I think what I see in Libya that there was no freedom of speech and people revolted against injustice. The Cuban government is opening up by allowing pope to visit the island. It should give its people freedom.

  • rate this
    0

    Comment number 39.

    Very rich coming from a church that covers up sex abuses

  • rate this
    0

    Comment number 38.

    Cheguevara - your views are just as old fashioned and inaccurate as communisim it self. There is indeed homelessness in Cuba, I have seen it with my own eyes, I have seen beggers on the streets ask me for socks and bread, I have spoken to doctors who work as taxi drivers in the evening to subsitute their measly wages they get. I have spoken to Cubans in Cuba and they hate castro!

  • rate this
    0

    Comment number 37.

    @33.cheguevara ,
    Cuba is an incredibly beautiful island with great people-some exiled, some not.Perhaps the regime will eventually give Cubans the rights/freedoms they deserve.

  • rate this
    -1

    Comment number 36.

    #32 You answered your own question have you not? Was making a point if you do not understand it then thats too bad.

  • rate this
    +1

    Comment number 35.

    And also, there is no issue of homelessness. The news report yesterday stated that they had appalling living conditions. However, the Cubans I met who had been to London, were disgusted and very shocked at the poverty seen here on the streets of the UK.

  • Comment number 34.

    This comment was removed because the moderators found it broke the house rules. Explain.

  • rate this
    0

    Comment number 33.

    I would like to speak up for Cuba, as news reports last night were very anti-cuba. Here are some positives:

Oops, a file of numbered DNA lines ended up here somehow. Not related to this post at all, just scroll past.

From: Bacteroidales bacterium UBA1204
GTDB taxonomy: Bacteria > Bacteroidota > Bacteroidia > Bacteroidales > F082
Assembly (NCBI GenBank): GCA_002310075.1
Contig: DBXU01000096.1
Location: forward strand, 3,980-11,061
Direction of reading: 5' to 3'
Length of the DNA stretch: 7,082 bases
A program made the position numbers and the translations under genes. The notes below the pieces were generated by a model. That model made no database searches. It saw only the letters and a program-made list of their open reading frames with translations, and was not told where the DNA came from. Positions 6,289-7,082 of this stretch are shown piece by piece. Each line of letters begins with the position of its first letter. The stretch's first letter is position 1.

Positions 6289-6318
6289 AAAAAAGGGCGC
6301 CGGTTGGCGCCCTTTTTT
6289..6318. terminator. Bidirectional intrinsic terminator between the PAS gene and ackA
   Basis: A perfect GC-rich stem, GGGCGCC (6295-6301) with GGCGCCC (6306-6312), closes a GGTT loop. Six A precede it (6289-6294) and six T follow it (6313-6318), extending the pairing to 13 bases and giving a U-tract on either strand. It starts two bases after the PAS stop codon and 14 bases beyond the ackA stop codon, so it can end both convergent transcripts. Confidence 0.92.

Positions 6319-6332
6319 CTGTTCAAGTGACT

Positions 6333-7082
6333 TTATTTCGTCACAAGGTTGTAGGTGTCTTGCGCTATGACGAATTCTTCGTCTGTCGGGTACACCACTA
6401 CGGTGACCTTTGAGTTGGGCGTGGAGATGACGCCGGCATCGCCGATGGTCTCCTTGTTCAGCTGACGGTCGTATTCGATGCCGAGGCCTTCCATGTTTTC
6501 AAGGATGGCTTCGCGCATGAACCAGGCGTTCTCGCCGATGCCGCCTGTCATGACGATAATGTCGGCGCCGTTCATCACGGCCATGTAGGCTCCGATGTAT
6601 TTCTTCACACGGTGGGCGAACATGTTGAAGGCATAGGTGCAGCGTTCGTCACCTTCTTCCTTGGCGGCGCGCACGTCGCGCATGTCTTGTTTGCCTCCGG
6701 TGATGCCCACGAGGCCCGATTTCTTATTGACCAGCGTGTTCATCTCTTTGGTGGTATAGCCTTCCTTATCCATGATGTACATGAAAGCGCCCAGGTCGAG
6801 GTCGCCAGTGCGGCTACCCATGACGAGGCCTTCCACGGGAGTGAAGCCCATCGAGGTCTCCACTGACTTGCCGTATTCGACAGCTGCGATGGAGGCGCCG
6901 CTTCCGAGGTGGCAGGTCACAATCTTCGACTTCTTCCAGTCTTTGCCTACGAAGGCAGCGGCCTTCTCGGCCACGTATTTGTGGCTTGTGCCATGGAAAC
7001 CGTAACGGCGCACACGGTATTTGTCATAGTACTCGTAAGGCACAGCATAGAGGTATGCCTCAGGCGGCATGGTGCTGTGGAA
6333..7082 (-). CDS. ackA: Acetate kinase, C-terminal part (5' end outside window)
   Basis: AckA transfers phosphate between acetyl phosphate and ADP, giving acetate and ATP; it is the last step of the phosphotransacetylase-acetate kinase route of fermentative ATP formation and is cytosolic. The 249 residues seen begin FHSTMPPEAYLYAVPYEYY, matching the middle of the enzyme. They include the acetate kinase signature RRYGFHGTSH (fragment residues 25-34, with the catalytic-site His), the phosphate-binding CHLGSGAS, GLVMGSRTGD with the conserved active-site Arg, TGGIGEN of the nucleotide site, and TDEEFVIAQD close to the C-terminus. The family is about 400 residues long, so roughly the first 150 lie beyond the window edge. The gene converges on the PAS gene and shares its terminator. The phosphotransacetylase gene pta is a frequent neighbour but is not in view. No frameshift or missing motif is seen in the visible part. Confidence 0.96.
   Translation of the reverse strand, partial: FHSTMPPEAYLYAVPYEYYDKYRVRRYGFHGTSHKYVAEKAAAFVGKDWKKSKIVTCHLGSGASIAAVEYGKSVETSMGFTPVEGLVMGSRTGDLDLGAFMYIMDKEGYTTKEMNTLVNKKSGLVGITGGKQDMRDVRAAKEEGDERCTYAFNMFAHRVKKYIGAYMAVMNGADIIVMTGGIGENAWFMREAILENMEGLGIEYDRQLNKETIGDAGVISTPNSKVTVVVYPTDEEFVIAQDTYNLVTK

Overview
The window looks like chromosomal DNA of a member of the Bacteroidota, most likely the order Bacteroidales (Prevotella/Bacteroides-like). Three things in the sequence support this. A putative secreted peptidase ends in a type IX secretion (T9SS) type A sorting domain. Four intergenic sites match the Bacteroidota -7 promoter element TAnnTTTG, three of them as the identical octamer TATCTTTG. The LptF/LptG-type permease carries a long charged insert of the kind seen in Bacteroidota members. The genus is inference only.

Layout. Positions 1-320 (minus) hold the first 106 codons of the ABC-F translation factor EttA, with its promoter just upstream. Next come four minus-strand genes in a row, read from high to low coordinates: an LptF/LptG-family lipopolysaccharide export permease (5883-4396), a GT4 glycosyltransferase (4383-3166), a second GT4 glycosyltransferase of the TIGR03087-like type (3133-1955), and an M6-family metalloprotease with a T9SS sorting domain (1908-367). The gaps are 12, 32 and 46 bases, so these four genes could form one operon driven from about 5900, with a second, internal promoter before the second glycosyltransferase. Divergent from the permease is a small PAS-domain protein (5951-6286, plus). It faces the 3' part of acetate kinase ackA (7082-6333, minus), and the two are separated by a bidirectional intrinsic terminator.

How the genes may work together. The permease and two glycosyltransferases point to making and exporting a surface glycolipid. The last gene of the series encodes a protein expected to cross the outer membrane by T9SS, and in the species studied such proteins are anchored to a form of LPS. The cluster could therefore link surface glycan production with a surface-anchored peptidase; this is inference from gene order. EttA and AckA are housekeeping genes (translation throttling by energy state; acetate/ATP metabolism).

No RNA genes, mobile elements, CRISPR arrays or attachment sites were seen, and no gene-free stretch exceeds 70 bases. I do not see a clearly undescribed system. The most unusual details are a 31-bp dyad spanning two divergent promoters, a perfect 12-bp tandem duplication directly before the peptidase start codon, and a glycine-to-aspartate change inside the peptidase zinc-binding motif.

They have an excellent free national health service.
    Their rates of adult literacy are far greater than in the UK.
    Their music is brilliant. They produce excellent musicians and dancers.
    They support their sports men/women.

  • rate this
    0

    Comment number 32.

    Peter_Sym and Stephen001:

    What on earth are you arguing about? The Catholic Church has done bad things in the past. So has the British Government. The two are not mutually exclusive...

    ...or maybe you just want them to be?

  • rate this
    0

    Comment number 31.

    It is more than a little ironic that Pope Benedict should be urging Cuba to adopt a more open society, given the closed and secretive history of the Vatican. However, having said that, I commend his sensitive and subtle urgings to free up Cuban society to allow it to blossom. Clearly he must be delicate to maintain some kind of relationship with Cuban leaders.

  • rate this
    +1

    Comment number 30.